‘The Way People Treat Women Is Still Really, Really Fucked Up’. Monica From PHOX Fills Us In On Being A Girl In Music

Oh, all the time while suffering from a case of the meat sweats. What a trooper.

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by Jess Commons |
Published on

Meet Monica Martin, the outspoken lead singer of a band about to nestle their way on to your Spotify playlist, to sit nicely alongside Bon Iver and Dirty Projectors. Hailing from Wisconsin (that’s way north in the midwest of America, btw), the band consists of Monica, and five guys (Jason, Davey, Matteo, Zach and Matthew) whom she grew up with.

Since the band released their Confetti EP back in 2013, they’ve supported the likes of Laura Mvula, The Lumineers, recorded at Bon Iver’s studio and played to huge acclaim at SXSW and Lollapalooza. The band released their self-titled debut album in the States earlier this year and over here, just last week. So far people are seriously digging it with* The Four Oh Five* saying: ‘This sense of uncertainty is powerful, and what makes Phox one of the most honest and refreshing albums in recent years.’

We caught up with lead singer Monica to talk the meat sweats and (sigh) the trials and tribulations of being a woman in music.

** So who or what, are Phox then Monica?**

I’m really bad at genre names, I guess we’re folk pop, jazz pop? I think we just cater to people with really wide tastes. Maybe chamber pop or indie pop?

You guys grew up in a really small town called Baraboo. Was it as exotic as it sounds?

I don’t know a lot people that love their hometown. Baraboo has like 10,000 people, we basically have farms. There was even a ‘drive your tractor to school’ da. If you didn’t have one, you were outcasted. It wasn’t like the most inspiring place for someone that likes art… It’s a shame the government keeps cutting art programmes.

They do it here, too!

Damn, I was going to move here and start a family. Maybe I’ll go to Norway?

Yeah, let’s move there and start our own community. How are you finding the UK?

People are very, very honest here, so when they tell you what a good a job at the end, they also give you something constructive, too.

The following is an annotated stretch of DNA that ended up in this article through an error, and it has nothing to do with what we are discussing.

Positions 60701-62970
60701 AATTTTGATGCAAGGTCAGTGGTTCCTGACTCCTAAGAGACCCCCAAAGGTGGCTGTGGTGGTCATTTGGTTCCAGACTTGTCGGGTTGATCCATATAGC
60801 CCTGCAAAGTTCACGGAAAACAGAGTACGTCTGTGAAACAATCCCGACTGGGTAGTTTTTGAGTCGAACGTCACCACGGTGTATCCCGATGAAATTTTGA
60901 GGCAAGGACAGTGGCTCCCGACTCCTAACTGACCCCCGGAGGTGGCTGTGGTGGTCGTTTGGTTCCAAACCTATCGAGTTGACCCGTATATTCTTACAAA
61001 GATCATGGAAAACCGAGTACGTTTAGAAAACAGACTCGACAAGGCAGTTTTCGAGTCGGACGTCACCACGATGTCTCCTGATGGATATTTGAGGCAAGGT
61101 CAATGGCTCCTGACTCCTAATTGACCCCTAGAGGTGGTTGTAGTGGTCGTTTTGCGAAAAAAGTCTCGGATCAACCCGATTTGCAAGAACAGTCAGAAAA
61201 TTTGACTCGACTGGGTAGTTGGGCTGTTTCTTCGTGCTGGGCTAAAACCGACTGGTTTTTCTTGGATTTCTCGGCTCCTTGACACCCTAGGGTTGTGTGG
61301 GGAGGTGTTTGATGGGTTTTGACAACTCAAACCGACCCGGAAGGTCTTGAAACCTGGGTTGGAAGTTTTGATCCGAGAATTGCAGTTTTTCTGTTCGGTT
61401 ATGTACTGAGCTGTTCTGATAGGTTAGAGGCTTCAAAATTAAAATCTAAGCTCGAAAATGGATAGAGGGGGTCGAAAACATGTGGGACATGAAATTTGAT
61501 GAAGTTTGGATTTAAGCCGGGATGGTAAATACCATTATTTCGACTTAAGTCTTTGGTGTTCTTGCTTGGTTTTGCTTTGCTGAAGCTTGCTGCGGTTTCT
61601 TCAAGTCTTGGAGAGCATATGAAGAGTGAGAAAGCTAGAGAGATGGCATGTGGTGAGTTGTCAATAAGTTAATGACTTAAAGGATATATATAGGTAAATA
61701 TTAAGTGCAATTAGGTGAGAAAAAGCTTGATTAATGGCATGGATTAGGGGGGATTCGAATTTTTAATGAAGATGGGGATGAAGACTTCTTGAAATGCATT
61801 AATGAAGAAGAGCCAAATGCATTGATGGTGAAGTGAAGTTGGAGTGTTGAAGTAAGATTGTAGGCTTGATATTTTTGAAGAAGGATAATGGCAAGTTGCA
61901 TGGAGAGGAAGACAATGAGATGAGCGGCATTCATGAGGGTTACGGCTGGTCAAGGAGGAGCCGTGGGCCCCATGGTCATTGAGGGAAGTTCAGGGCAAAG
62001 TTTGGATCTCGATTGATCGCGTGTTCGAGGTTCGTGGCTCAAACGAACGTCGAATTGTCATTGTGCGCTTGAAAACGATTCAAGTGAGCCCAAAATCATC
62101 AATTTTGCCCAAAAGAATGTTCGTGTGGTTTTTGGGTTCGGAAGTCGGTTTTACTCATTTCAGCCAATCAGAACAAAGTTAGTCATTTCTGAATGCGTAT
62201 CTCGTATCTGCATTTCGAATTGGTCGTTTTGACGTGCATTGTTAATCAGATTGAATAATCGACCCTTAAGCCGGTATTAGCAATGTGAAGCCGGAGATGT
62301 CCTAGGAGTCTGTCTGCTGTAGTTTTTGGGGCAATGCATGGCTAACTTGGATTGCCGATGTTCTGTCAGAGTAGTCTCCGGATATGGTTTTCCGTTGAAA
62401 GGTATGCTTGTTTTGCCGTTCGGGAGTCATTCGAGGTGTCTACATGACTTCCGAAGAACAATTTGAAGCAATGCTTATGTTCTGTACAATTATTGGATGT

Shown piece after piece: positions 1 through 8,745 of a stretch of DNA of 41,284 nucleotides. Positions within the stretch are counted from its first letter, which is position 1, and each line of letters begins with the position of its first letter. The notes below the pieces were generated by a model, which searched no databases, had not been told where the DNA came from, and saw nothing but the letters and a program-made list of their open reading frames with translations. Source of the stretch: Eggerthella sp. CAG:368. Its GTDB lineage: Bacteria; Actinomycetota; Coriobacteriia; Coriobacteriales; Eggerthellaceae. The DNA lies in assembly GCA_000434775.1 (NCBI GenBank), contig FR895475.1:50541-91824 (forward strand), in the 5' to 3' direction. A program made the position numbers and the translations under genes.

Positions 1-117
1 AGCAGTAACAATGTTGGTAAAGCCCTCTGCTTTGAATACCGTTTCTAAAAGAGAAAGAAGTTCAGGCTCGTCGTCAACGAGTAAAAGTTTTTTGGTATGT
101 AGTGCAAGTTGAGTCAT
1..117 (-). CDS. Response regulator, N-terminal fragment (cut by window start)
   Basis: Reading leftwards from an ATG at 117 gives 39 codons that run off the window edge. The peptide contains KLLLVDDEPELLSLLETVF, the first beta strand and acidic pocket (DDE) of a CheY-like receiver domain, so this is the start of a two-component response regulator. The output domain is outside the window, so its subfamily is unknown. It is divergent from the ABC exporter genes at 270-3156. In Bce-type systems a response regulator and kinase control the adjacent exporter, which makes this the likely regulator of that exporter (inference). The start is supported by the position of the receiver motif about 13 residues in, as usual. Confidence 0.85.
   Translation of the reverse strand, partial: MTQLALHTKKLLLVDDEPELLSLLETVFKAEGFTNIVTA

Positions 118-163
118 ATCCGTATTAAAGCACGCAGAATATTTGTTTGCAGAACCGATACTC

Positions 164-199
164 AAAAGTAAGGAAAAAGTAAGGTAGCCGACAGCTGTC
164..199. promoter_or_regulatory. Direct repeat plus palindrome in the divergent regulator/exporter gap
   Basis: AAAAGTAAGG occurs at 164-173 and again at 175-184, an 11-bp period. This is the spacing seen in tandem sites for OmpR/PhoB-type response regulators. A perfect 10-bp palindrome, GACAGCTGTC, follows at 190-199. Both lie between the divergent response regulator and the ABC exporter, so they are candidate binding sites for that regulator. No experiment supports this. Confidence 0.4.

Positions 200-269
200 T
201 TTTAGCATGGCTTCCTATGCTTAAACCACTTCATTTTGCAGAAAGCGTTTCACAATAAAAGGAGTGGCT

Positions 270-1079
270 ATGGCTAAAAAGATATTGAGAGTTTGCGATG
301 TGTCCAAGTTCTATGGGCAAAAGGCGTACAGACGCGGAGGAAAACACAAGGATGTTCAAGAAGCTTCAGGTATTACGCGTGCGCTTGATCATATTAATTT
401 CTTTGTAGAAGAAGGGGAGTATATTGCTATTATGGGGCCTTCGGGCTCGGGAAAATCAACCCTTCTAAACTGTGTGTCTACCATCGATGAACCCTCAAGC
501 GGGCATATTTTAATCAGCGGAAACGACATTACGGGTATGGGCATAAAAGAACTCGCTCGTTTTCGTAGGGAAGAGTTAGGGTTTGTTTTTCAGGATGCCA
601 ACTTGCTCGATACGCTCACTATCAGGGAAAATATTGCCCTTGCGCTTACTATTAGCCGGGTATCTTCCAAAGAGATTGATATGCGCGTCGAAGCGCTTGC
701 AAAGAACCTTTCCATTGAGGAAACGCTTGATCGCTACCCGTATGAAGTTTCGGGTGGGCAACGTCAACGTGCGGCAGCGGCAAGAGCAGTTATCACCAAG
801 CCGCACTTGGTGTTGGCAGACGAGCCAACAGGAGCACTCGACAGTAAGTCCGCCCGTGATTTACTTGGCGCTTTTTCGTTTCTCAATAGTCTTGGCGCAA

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Ha ha, sorry. You’ve been touring for about 900 years now. Are you over it?

I have a really hard time with touring. I’m starting to love it now, but at first I really hated it. You meet people on the road too, and they look so so tired and you’re like, ‘Fuck, I don’t want to burn out!’ I’m just trying to figure out the best system to keep myself sane. I like drinking a lot but you can’t drink every day for six week because you’ll die!

Do you manage to shower and keep clean and all that?

I used to be a hairdresser so I’m trying to develop tricks for the road. I’m lucky I don’t have to wash my hair every day. I could wait four days. So I do buns and high ponytails.

Is it crap being the only girl sometimes?

They don’t give me too much trouble. I cut their hair too, so it all works out. It’s like with anyone if you spend a ton of time with them, they get on your nerves. Whenever I have the time I’ll peel away from everyone, have an hour and go and get lunch on my own. I used to see people eating alone and I’d be like what a sad bastard, but now it’s my favourite thing to do.

Tell me about your super-great wardrobe…

What I’ve ended up having to do for being on tour is reduce it so anything can work with anything, which means I wear a lot of black. I like American Apparel, it’s made in the USA, not by children of fucking whatever, I have a black skirt from there and pair it with an old top. I wear black and then get accent pieces. Like a nice belt.

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Are you OK? You sound a bit weird

OK, full disclosure, I just ate tons of fries and mayo and ketchup and they gave me a sausage as well. I feel like meat drunk, I’m like, ‘Oh no I’ve got the meat sweats!’ So my brain is like fried.

Make sure you take a shower tonight before you get on stage and sweat or the front row will get all meat smells.

Ahhahahaha. Oh my God. Good point.

On a more serious note, do you feel like you get treated a certain way being a woman in the music industry?

This is a huge question. The stuff that happens to women on a daily basis is so normalised it’s easy for us to dismiss it as being just the way it is. It’s still really, really fucked up. The way people treat women in general is atrocious. I’ve had promoters hit on me after the show, like ‘I thought this was a business interaction but now you’re hitting on me?’. And people come up to me as ask, ‘Which one of the boys writes the music?’ That is a verbatim quote. Like what, people with vaginas don’t have the capacity to write, you fucking idiots? It’s just slow-burning reminders that you’re not worth anything past your sex to some people.

That must be SO frustrating

I read this article the other day where a woman was saying that instead of saying, ‘You’re a good drummer for a girl’ it should be, ‘You’re a good drummer and a girl’. It’s something that should be highlighted because we want young women to believe that they can grow up and do that. There’s so many tiny reminders every single day, even if I say this guy just made me really uncomfortable, someone will be like, ‘Oh, isn’t it awful to be considered attractive?’ Like if you have an uncomfortable experience it’s like a compliment! No, it’s not! That’s the mental state we need to change.

Like this? Then you might also be interested in:

Ariana Grande: ‘I Look Back At Things I Wore Yesterday And Cringe’

Anna Calvi: ‘I Find It Strange That Women Are Seen As A Minority’

Jessie Ware: ‘I Told My Mum To Chill The F*** Out On YouTube’

Follow Jess on Twitter @jess_commons

This article originally appeared on The Debrief.

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